Did you know that almost 50% of Kenyan businesses have suffered a cybersecurity breach during the COVID-19 pandemic? Whether you are part of the lucky half that avoided such an attack, or you are only just recovering, the issue of cybersecurity in Kenya is no longer possible to ignore. Kenyan businesses faced thousands of attacks over the past year. And these attacks are expensive – experts believe they cost the economy some Sh 30 billion each year.

Now, if you are running a fast-growing small or medium-sized business, cybersecurity might not be your top priority. We get it – you’ve got a company to run, you need to hire new people, support existing customers and attract new business. And so following cybersecurity best practise might sometimes take a back seat. The risk, however, is that malicious actors could steal your intellectual property, hold you to ransom or stop your employees from working.

The good news is that dealing with the cybersecurity threat is more straightforward than you might assume. In this blog, we will be explore how Kenyan businesses can expand confidently by using the most advanced cybersecurity.


Understand the threat you are facing

Before you can develop a cybersecurity strategy, you first need to have a real understanding of the threats facing your business. Depending on your industry, the market you operate in and the kinds of technology you use, the threats might vary. However, common risks include:

  • Phishing: This is the leading cause of cybersecurity breaches in Kenyan businesses. Malicious actors will send genuine-looking emails to your employees asking them to download a link or open a web page. By clicking on the link, the employee inadvertently lets the hacker into your company’s systems.
  • DDoS: A Distributed Denial of Service (DDoS) attack is basically an attempt to force your company’s website or online services to fail. Attackers send large amounts of internet traffic to your website which means it becomes overwhelmed.
  • Malware: Malware attacks involve hackers entering your systems through software that has a virus hidden inside.
  • Hacking: Hacking can go from the very simple (guessing your employees’ passwords) to the very complex (such as finding weaknesses in unpatched software) to break into your company’s systems.
  • Remote working vulnerabilities: If your employees are working remotely because of the COVID-19 pandemic, this may expose you to specific vulnerabilities. Staff may be less alert to phishing scams when working from home, or they may connect to your company’s systems over public Wi-Fi, which is not as secure.

These are just some of the many ways that malicious actors could enter your businesses systems and exploit your data.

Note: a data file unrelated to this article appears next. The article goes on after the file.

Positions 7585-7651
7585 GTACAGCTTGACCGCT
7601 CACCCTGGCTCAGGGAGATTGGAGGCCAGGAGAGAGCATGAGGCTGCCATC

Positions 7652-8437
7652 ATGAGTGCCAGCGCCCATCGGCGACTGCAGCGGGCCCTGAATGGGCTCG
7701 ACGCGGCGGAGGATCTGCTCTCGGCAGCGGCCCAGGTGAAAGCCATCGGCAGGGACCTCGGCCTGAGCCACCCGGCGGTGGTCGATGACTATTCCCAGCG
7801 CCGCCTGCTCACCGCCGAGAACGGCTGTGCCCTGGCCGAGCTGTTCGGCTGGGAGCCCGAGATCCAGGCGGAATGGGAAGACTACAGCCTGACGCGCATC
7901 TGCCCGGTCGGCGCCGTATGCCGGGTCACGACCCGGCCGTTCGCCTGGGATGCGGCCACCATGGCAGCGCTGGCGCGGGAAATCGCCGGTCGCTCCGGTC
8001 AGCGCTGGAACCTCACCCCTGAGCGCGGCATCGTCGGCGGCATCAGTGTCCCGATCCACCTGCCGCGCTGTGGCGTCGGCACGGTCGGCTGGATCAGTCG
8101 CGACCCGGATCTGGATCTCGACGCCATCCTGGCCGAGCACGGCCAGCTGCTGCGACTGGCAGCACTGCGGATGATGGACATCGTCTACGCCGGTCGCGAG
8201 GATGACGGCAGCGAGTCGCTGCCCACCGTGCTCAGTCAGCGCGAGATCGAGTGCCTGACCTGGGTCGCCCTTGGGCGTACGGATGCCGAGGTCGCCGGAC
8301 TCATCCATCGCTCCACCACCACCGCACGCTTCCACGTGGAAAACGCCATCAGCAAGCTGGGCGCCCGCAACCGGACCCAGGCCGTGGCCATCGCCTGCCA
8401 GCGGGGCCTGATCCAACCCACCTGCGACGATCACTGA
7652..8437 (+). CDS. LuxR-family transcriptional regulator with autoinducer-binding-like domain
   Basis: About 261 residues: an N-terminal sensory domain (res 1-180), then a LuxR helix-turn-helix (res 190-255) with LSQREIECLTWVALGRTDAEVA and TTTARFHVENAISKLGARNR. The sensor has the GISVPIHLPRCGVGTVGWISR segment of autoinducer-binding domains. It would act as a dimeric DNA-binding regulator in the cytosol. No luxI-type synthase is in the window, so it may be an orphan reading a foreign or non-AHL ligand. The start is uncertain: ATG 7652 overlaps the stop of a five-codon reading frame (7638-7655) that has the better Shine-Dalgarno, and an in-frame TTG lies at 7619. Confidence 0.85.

Learn more: What is a security-conscious culture?


3 simple cybersecurity steps for Kenyan business leaders

How can you improve your SME’s cybersecurity posture? While the specific strategy for each business will vary, the following steps will set you in good stead as your business grows.

1. Educate your employees about cybersecurity

Probably the biggest cybersecurity weakness for any business is its staff. Employees who are not aware of today’s cyber risks, who use weak passwords or don’t know how to identify phishing scams, are a real liability. From your receptionist right up to senior management, it’s vital to train staff in cybersecurity best practice – and offer refresher courses over time too. Training is an investment – but when compared to the impact of a major breach, the benefits outweigh the costs.


2. Maximise the tools you’ve already got

If you are using a cloud-based platform like Microsoft 365, you already have access to some of the most advanced business security technology on the market. Unfortunately, many businesses just use the ‘factory settings’ in these environments and do not customise them to their business’s needs. Spend some time getting to know the security settings in your working environment and apply the right defences for your business.


3. Build your cybersecurity around identity

In the old days, you needed little more than a username or password to enter a business environment. Once through the gates employees (and attackers) can access almost anything they want. However, it is now increasingly easy to create a security set-up built around each individual’s identity.

In Microsoft 365 for instance, you can set specific permissions for what people can and cannot do with your content, use multiple types of authentication (including biometrics) and benefit from artificial intelligence, which can identify any suspicious behaviour.


Webinar: Identity is the new security


Grow your business securely

Speak to FITTS Africa Team today to learn how FITTS can support Kenyan businesses to scale up their technology platforms as their business grows. Because security is so vital, we can help you address the ways your company can boost its defences. Contact us today for help with your security posture.